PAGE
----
The Buxa Tiger Reserve (BTR) in north Bengal finally had its Kodak moment when a beat officer photographed a sub-adult tiger with a film camera — a first since the reserve was set up 27 years ago, officials said on Wednesday.
Senior State Forest department officials were “excited” as the news would silence those who speculated there were no tigers left in the reserve.
Manindra Sarkar was in the Hatipota forest area on March 24 when he came face-to-face with the tiger. Although shaken, he pulled out his camera and clicked two pictures of the animal, said reserve field director R.P. Saini.
“A camera trap was set up in the area as there had been a recent kill there, but the animal was not caught on automated cameras,” he said.
The BTR is one of the seven reserves in the country identified by the National Tiger Conservation Authority (NTCA) as a reserve with critically low tiger density. Some estimates suggest there may be as few as 12 tigers there.
But the declining number of tigers at the reserve is due to habitat destruction caused by slow conversion of grasslands into plantations all over north Bengal.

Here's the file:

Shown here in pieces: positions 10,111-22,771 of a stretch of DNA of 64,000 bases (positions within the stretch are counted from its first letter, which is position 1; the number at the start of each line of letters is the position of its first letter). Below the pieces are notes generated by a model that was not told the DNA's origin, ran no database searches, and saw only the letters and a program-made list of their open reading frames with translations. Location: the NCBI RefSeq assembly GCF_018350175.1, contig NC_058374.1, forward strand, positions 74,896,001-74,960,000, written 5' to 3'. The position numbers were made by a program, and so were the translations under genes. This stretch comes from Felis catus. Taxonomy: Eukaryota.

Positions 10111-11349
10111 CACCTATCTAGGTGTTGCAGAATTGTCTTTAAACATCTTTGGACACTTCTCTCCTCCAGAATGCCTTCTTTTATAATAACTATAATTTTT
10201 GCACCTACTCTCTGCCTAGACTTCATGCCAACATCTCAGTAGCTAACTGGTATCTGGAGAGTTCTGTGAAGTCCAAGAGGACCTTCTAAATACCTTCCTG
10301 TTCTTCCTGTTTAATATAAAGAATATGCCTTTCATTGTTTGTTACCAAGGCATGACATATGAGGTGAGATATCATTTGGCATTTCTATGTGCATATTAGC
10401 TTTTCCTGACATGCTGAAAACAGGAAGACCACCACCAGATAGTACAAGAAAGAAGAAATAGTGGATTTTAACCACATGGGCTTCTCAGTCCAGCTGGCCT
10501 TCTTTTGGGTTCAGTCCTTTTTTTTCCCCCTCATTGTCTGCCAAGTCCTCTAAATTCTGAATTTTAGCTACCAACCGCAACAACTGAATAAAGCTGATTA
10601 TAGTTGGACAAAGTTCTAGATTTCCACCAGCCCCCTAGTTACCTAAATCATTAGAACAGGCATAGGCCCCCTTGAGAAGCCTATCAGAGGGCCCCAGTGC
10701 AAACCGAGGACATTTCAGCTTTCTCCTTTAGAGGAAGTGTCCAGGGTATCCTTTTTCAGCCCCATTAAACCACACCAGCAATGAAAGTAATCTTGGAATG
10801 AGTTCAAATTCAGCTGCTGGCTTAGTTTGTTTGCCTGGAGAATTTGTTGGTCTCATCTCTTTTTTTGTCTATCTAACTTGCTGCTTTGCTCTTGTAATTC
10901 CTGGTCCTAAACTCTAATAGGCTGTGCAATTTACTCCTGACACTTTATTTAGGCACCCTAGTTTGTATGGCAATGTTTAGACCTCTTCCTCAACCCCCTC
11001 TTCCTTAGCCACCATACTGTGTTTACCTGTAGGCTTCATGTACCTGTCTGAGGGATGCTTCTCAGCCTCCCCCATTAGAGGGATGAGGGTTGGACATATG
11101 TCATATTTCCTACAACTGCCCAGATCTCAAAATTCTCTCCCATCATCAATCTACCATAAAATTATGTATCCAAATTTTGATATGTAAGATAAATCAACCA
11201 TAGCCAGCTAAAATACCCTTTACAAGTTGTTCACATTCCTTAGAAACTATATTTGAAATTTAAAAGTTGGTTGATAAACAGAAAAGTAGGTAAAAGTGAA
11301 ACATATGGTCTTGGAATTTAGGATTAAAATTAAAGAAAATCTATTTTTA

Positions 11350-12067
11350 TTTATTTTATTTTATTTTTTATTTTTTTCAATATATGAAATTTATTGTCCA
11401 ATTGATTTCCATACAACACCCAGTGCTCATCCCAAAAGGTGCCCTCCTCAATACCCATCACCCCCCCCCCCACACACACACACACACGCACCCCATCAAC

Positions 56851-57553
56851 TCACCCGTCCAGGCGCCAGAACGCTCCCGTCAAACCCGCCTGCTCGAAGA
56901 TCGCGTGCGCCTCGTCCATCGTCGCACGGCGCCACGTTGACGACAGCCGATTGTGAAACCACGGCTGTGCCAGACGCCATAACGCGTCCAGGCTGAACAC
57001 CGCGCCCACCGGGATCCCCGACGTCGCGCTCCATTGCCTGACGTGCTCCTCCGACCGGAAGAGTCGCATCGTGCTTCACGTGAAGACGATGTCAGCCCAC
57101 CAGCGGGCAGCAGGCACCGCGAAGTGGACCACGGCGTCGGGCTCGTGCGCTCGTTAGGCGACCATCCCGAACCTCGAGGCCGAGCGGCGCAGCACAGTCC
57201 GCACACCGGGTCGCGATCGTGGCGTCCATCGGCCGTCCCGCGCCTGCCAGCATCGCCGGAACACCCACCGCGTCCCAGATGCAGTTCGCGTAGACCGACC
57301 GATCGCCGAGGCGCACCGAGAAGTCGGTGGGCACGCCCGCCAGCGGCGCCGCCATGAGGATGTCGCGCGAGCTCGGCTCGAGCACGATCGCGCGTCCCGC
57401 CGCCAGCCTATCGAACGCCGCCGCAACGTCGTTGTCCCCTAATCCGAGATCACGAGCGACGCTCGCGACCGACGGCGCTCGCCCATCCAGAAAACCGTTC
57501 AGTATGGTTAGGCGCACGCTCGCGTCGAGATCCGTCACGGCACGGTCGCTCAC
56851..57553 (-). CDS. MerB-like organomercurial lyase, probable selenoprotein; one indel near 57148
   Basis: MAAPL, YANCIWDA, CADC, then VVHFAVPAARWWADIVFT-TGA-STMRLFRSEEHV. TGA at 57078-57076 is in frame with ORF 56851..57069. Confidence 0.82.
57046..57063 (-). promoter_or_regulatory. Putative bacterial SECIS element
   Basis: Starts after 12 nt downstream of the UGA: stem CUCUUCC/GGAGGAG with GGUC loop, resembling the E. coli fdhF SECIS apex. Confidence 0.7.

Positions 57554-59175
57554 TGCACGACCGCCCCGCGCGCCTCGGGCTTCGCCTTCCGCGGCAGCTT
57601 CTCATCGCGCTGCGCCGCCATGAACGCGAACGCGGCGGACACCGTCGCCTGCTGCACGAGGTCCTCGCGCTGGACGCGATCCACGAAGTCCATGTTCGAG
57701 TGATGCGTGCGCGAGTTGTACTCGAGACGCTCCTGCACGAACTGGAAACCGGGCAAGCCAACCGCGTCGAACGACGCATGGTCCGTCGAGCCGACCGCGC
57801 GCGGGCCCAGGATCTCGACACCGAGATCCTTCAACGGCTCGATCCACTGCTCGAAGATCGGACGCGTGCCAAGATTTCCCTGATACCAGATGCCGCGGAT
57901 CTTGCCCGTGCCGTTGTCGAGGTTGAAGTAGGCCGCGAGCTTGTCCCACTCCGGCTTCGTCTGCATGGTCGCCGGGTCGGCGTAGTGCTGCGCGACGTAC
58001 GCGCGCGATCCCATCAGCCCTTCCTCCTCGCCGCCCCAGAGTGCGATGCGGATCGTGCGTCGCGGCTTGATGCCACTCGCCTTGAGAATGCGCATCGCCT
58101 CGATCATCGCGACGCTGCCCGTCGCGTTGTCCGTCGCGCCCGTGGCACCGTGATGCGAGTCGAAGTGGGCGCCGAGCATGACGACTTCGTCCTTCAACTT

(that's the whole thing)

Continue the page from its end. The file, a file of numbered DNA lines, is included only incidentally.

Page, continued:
According to Sheelwant Patel, Chief Conservator of Forests (Wildlife), north Bengal, what began as a fire protection exercise in 1877, transformed the landscape of the region.
“Earlier there were grasses in most of the Terai and Dooars with a few Sal trees in the table-top areas. There would be frequent fires in the grasslands which would check the spread of Sal trees.” Stamping these fires out led to indiscriminate spread of Sal trees, followed by the plantation of teak and other commercial timbre, Mr. Patel added.
The Forest Department is trying to reconvert the region to grasslands and has started experimenting in patches of 20 to 30 hectares. But the process is held up because commercial felling of trees in protected forest areas is prohibited, creating problems of disposal.
A submission was made to a Central Empowered Committee of the Supreme Court in December last to allow selling of wood, Mr. Saini said.
Reserve authorities are hopeful of reconverting the cultivated land of the 10 villages that are to be relocated from the reserve, he added.